New ADP Jobs Report is not good. Recession continues in Tech & Finance.

New ADP Jobs Report is not good. Recession continues in Tech & Finance.

ADP just released their May 2023 job report today and the report was not good. It showed continued layoffs in high-pay industries like tech, finance, and manufacturing. To go along with heavy job losses in the South.

These trends suggest that the US Economy, and by extension the Housing Market, will struggle into the future.

Let's breakdown this report in detail so you can understand the truth behind what's happening in the economy.

Headline +278,000 job growth looks good. But is Misleading.

The headline job growth figure reported by ADP this month was +278,000 in total. Which looks pretty good considering it beat the long-term average monthly growth rate of +200,000 going back to 2010.

From this high-level perspective, it would appear like the US economy is still growing. And that there is no recession. A narrative that mainstream financial reporters like CNBC and MarketWatch are latching on to.

America added 278k jobs in May according to ADP, above the long-term average.
Payroll growth on the month of +278k was actually above the long-term norm. (Source: ADP)

However, a big problem surfaces when you start dissecting the jobs data in detail. And particularly, when you start breaking down the composition of industries where job growth is occurring in.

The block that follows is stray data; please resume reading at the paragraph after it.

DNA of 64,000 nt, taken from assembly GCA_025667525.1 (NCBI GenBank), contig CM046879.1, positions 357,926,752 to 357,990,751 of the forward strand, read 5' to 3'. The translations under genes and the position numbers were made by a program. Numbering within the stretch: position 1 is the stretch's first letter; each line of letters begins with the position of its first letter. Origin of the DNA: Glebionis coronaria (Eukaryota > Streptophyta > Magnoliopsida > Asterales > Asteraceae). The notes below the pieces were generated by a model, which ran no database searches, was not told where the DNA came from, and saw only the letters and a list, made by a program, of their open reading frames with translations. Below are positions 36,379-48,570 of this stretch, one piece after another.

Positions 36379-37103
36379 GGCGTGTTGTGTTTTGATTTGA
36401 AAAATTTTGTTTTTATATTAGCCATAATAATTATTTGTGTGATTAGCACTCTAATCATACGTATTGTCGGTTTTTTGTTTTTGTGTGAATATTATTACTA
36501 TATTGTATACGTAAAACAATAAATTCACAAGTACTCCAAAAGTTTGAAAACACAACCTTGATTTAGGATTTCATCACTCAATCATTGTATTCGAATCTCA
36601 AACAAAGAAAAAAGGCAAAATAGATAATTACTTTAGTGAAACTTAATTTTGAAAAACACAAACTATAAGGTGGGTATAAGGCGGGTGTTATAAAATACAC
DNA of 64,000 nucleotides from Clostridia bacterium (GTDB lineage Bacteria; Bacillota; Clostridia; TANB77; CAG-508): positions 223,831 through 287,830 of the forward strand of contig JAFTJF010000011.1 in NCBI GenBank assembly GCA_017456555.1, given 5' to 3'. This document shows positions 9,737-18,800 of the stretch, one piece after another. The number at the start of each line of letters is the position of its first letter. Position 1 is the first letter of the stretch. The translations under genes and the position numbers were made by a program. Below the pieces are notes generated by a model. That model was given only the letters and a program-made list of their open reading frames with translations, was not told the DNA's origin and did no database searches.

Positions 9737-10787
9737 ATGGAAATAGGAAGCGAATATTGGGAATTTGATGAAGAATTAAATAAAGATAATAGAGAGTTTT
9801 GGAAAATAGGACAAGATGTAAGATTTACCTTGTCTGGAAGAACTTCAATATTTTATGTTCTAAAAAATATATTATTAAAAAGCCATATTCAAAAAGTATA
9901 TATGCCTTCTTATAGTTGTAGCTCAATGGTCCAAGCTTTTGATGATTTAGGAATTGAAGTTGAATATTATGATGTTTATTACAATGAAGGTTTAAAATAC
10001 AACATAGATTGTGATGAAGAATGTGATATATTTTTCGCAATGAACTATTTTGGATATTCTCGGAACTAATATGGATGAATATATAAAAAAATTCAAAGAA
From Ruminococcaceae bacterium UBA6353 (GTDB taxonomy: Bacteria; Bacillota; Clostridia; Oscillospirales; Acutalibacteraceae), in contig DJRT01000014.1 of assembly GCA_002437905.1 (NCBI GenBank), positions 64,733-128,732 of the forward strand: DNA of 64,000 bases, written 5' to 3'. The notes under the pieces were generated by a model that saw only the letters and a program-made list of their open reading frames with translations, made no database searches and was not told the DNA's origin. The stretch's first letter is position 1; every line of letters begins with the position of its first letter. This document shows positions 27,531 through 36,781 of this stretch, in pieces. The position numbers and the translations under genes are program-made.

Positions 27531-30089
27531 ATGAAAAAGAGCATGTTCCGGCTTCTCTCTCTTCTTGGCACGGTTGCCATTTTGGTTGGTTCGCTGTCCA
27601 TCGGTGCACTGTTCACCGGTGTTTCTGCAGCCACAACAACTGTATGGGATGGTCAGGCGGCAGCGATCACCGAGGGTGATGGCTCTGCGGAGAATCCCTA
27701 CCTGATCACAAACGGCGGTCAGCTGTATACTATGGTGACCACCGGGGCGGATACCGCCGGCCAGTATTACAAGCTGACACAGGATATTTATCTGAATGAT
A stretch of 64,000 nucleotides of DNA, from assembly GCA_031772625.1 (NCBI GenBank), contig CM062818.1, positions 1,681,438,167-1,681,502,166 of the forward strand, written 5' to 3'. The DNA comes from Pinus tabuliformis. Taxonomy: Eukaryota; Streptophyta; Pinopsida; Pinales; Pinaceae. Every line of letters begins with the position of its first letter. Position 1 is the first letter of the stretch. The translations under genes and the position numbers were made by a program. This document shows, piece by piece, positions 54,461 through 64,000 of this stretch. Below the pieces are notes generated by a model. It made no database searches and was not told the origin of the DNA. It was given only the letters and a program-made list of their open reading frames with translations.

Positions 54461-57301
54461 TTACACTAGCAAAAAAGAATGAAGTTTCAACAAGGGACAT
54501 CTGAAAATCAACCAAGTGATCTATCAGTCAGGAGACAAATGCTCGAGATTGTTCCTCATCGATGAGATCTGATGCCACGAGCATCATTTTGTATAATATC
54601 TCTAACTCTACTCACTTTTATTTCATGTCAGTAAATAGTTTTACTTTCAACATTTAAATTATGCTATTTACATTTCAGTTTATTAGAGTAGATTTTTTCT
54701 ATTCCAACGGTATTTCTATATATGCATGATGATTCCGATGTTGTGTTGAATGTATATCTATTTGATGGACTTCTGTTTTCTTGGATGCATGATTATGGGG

With a clear, unsettling trend now emerging...

America's job growth is becoming increasingly confined to low-pay industries. Most notably, the Leisure & Hospitality sector which comprises restaurants, bars, and hotels.

The Leisure industry added a hefty 208,000 jobs in May, accounting for a massive 75% of the month's total job gains. Other industries that also added jobs were Natural Resources, Construction, and Trade. Overall, 5 of the 10 industries ADP tracks added jobs on the month.

Job gains have been primarily in low-pay industries according to ADP.
Most of the job gains in America are occurring in low-wage industries (Source: ADP)

But at the other end of the spectrum were industries like Manufacturing, Finance, Information, and Professional Services. Which all lost jobs. These industries tend to have higher pay. With their continued job losses reflecting the White Collar Recession that is occurring in America right now.

The White Collar Recession in 2023

And this White Collar Recession wasn't just a May thing. It's been an entire 2023 thing. With all those layoffs you've been reading about at companies like Amazon, Google, and Meta finally starting to show up in the payroll figures from ADP.

You can get a better sense for the White Collar Recession on the scatter plot below. If you first focus on the bottom right, you see industries such as Information, Professional Services, and Financial Activities. These industries all have fairly high Median Pay (x-axis) and have all lost jobs thus far in 2023 (y-axis).

High-pay industries in the bottom right have lost jobs thus far in 2023 (Source: ADP)